Failure to submit CST returns by the due date would attract a penalty of N50, 000 plus N10, 000 for each day of default, and interest at the rate of 150 per cent of the average prevailing commercial bank lending rate published by the Central Bank of Nigeria (CBN). Also, refusal of service providers to provide government access to the network nodes attracts a penalty of five per cent of the yearly gross revenue of the last audited financial statements. Failure to pay the interest due on default within one month would attract additional interest on the unpaid interest.
GSMA, operators kick against plan
According to the letter sent to the ministries of Finance and Communications respectively, signed by Mortimer Hope, Director Africa, GSMA; Gbenga Adebayo (ALTON); Lanre Ajayi, immediate past president of ATCON and Chief Adeolu Ogunbanjo (NATCOMS), the bodies stressed that if introduced, such tax will result in an increase in prices for consumers. It will also have adverse impacts on the adoption of mobile services and industry investment, and be counter-productive to the longer-term national digital strategy objectives set by the government.
Commenting on the matter, the Chief Executive Officer of Airtel Nigeria, Segun Ogunsanya, said the planned tax bill would lead to increase in call charges resulting in less minutes of use on networks.Ogunsanya seeks sector’s engagement with the National Assembly to dock the tax bill and the communications bill, in view of the potential adverse impact on the industry.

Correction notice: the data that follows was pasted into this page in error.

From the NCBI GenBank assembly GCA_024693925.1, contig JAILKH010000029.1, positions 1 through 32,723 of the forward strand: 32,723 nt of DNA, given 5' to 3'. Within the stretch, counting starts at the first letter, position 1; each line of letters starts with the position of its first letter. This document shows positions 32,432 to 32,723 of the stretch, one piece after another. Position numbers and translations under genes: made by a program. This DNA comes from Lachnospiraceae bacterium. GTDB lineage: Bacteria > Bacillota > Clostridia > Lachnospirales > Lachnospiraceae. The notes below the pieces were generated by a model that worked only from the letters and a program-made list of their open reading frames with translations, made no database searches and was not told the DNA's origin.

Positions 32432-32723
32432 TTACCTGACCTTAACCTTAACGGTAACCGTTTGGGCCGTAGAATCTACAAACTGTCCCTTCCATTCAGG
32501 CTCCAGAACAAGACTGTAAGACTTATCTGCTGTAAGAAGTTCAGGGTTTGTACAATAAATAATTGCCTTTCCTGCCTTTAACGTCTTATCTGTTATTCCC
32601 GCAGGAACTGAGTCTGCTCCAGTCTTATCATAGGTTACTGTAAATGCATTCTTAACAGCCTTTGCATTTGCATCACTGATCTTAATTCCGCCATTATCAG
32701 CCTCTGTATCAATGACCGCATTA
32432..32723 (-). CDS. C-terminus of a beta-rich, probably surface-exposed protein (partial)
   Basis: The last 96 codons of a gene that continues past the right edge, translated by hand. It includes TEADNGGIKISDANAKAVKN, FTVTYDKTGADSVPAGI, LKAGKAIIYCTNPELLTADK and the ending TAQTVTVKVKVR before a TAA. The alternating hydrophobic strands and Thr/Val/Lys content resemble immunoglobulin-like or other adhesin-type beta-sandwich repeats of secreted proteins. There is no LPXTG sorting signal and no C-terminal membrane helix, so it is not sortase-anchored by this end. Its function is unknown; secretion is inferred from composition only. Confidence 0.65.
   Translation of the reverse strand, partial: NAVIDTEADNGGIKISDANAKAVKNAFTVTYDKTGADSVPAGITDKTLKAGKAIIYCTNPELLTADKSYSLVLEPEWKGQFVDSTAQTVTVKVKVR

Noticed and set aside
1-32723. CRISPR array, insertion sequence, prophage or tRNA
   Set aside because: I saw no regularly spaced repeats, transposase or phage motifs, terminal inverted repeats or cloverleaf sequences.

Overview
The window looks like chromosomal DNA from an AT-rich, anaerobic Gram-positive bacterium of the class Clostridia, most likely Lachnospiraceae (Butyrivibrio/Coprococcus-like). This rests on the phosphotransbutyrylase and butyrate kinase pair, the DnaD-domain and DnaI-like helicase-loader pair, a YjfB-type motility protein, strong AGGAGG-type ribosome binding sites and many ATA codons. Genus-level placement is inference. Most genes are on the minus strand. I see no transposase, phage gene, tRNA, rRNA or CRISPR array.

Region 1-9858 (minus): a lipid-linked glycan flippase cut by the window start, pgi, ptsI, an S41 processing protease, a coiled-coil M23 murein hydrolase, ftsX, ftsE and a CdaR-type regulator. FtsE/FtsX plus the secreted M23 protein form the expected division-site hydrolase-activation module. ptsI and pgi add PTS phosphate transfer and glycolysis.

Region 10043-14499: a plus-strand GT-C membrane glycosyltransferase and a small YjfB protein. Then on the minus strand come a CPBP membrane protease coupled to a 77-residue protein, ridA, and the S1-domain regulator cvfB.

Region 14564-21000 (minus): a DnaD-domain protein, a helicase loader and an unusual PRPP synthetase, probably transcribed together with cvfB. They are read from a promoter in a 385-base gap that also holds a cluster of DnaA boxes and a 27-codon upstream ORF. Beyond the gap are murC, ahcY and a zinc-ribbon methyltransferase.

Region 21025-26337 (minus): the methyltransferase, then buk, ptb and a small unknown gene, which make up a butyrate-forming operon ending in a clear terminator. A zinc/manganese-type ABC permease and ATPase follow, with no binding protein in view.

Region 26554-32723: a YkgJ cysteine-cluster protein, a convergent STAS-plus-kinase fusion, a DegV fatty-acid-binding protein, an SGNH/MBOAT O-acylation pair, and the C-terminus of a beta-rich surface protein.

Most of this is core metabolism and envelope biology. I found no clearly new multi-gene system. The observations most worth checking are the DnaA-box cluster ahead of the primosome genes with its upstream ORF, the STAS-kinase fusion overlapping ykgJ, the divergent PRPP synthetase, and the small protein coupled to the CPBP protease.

Furthermore, the bodies reminded the lawmakers that the socio-economic impact of mobile penetration has been widely recognised. They made reference to a research conducted by the World Bank, which predicted that a 10 per cent increase in mobile broadband penetration in low to middle income countries led to 1.38 per cent increase in GDP growth.
According to them, to connect the yet to be connected Nigerians to the mobile platform, affordability remains a key challenge to connect the unconnected, who are typically lower income population groups.They posited that further taxation on electronic communication services would hit lower income consumers the most, who are already struggling due to the adverse economic situation and increased price pressure and for whom affordable access to information and communication technology is critical to their social and economic inclusion.
According to the Alliance for Affordable Internet (A4AI), which is chaired by pioneer Minister of Communications Technology, Dr. Omobola Johnson, the new ICT tax being considered by the NASS would prevent over 50 million Nigerians from being able to afford basic broadband connection.A4AI noted that if passed, the Bill would make a basic Internet connection unaffordable for an additional 20 million Nigerians. “Broadband penetration stands at just 14 per cent right now imposing the tax may reduce this figure further,” it stressed.
OPS, TUC see tax improverishing telecoms subscribers